When Oscar Backlund returned home from Army service in Germany during World War II, he walked into a bar and asked the bartender about a box on the wall.
"Where have you been?" the bartender questioned. "It's television."
Backlund's love of movies and the burgeoning television industry triggered a 40-year career as a broadcast journalist and stage and movie actor.
He played character roles in more than 100 theater productions and had small parts in the movies "Grumpy Old Men," "Grumpier Old Men" and "D3: The Mighty Ducks."
He died Jan. 4 of natural causes at Walker Care Suites in Edina. He was 94.
Backlund was born in Minneapolis and graduated from Vocational High School in Minneapolis. He was excited to be drafted into the Army in World War II because his cousin was already serving in Europe. He didn't see a lot of action, but he was shot at once and didn't like it, said daughter Elizabeth Danielson of Golden Valley.
A Laurel and Hardy movie was playing on the television Backlund noticed when he walked into the bar that day after he returned from the war. But the television industry hadn't really taken off, so he decided to train in radio and got a job with WCCO-AM.
That lasted a few years before the lure of television brought him to WTCN-TV, which later became KARE-11. He did everything behind the scenes, including editing commercials into programs and filming stories for the morning news broadcasts, said Danielson.
"Sometimes when the station would get movies, the commercials weren't in the right spots and he had to fix the movies so they hung together," she said. "Everything was on film or live. Bringing TV to people was what he did."
During the Twin Cities blizzard of 1965, he was picked up by another company employee to come to work "and turn the station back on," she said.
Backlund worked at KARE for nearly 40 years before retiring in 1996. The day before he left the station, the morning show brought him in front of the cameras to talk about his career. During the interview, he said he never gave much thought about how much the industry changed over the years.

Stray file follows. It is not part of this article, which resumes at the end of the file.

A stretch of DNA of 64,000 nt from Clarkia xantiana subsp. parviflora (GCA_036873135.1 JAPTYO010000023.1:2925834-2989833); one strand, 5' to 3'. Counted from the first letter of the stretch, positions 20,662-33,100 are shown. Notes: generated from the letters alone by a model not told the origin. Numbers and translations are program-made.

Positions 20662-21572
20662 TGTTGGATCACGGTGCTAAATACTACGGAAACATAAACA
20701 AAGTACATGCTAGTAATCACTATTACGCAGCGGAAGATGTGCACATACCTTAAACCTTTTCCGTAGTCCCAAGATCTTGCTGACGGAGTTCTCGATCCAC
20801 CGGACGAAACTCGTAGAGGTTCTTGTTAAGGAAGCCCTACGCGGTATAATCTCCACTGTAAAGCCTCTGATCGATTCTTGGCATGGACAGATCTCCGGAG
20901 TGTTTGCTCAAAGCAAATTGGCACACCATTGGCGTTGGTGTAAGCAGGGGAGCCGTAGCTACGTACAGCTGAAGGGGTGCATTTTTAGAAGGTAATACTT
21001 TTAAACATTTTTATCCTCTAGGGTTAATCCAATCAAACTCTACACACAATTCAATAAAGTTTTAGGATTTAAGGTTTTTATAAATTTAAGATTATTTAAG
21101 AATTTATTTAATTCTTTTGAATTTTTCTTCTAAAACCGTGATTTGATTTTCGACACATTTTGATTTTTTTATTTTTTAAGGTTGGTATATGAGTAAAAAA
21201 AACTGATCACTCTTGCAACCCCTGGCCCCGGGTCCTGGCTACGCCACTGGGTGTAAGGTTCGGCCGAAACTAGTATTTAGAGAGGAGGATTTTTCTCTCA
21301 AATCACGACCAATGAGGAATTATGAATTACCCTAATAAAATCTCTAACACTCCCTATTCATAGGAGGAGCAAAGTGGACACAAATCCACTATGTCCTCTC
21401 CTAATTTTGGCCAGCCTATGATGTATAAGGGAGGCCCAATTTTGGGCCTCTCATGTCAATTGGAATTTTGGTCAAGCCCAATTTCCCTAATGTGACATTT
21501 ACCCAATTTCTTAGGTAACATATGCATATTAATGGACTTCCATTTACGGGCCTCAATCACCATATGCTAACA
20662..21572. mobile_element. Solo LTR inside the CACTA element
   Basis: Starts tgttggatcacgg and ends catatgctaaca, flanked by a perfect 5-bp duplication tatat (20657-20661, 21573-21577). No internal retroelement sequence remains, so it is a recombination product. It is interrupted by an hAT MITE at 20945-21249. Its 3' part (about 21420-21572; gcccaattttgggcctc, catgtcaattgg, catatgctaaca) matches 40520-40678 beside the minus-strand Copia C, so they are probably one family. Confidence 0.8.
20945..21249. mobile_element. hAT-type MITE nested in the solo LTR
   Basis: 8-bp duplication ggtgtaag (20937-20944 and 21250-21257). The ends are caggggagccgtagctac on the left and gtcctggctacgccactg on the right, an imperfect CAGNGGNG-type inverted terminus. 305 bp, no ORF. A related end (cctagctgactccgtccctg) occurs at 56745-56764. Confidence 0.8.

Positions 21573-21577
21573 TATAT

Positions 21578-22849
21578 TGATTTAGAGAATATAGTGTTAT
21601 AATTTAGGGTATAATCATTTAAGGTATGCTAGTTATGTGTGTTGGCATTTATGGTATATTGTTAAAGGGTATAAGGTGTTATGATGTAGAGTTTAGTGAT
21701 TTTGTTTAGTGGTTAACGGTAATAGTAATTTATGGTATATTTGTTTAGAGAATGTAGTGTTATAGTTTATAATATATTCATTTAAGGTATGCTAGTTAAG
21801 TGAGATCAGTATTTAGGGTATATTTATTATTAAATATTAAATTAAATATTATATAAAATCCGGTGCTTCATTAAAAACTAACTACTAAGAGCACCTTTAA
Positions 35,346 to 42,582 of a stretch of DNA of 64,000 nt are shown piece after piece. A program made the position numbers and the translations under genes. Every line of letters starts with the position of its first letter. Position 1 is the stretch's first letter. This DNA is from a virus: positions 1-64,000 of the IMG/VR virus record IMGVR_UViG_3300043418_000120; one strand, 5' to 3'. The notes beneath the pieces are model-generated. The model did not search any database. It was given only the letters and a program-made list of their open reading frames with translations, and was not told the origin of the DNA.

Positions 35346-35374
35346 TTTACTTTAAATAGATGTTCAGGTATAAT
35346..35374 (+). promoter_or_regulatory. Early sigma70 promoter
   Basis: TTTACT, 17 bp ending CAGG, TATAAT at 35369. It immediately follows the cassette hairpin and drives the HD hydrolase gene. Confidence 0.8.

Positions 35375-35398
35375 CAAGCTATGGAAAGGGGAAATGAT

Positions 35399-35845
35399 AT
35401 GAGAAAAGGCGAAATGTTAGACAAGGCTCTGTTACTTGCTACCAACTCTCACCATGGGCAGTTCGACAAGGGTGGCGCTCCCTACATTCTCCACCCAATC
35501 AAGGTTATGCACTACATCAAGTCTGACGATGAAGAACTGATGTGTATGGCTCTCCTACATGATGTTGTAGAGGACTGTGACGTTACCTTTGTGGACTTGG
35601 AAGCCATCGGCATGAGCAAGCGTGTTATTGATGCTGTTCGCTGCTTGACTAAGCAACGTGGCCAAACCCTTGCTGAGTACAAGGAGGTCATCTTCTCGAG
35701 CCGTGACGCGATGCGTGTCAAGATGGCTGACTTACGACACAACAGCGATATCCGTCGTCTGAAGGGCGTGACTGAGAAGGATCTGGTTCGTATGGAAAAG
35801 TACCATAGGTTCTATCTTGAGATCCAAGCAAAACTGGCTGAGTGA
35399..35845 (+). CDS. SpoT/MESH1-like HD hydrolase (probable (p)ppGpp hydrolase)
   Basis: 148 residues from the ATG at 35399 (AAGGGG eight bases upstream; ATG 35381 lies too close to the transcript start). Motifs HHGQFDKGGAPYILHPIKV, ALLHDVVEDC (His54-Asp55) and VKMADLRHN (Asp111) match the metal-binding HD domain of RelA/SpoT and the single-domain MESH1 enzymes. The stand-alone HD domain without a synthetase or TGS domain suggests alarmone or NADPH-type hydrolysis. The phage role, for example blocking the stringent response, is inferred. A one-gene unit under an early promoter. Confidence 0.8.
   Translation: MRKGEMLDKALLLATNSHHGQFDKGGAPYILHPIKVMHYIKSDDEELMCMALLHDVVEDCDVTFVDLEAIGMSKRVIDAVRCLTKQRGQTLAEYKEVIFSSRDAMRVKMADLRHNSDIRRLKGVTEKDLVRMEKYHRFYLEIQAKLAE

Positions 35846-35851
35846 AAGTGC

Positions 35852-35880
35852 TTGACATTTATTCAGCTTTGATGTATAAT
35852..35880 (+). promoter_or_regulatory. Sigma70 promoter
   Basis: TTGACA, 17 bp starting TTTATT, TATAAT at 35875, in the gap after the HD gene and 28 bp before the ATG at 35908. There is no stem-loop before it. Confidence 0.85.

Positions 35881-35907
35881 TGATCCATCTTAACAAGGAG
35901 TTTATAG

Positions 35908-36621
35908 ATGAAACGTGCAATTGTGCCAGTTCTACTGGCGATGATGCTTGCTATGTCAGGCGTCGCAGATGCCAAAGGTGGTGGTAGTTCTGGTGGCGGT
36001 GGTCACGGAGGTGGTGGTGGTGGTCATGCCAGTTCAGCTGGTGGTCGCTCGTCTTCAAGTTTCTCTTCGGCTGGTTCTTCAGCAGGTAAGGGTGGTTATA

His workdays started in the early morning, but he could usually be found on the stage at night. He did more than 100 productions at Theater in the Round, Edyth Bush Little Theater, Chimera Theater, Actors Theater, Old Log Theatre and the St. Paul Opera. He acted in several productions with Joe Franken, father of former Minnesota U.S. Sen. Al Franken.
Backlund was a fan of horror movies, but he had small roles in several comedies filmed in Minnesota. He was a stand-in for a minister in "Grumpy Old Men" and was in other movies where you had to stop it to see his role, said Danielson.
"He was very humble about his work," she said. "He joked that he had an area called 'Ego Alley' in his house where he kept shots of his movie roles. It wasn't a big deal to him and he never boasted about it."
He was active in the Legends of Broadcasting, a group of people who met for lunch to talk about the industry. He also was involved with the Sons of Norway and served as its president.
Backlund belonged to the VFW and Bethlehem Lutheran Church. He also had long-running roles as Santa Claus at KARE, the Eden Prairie Center and for visitors and children at Walker Care Suites.
In addition to his daughter Elizabeth, he is survived by another daughter, Alice Backlund of Westchester, Pa., and three grandchildren. Services will be held at a later date.
David Chanen • 612-673-4465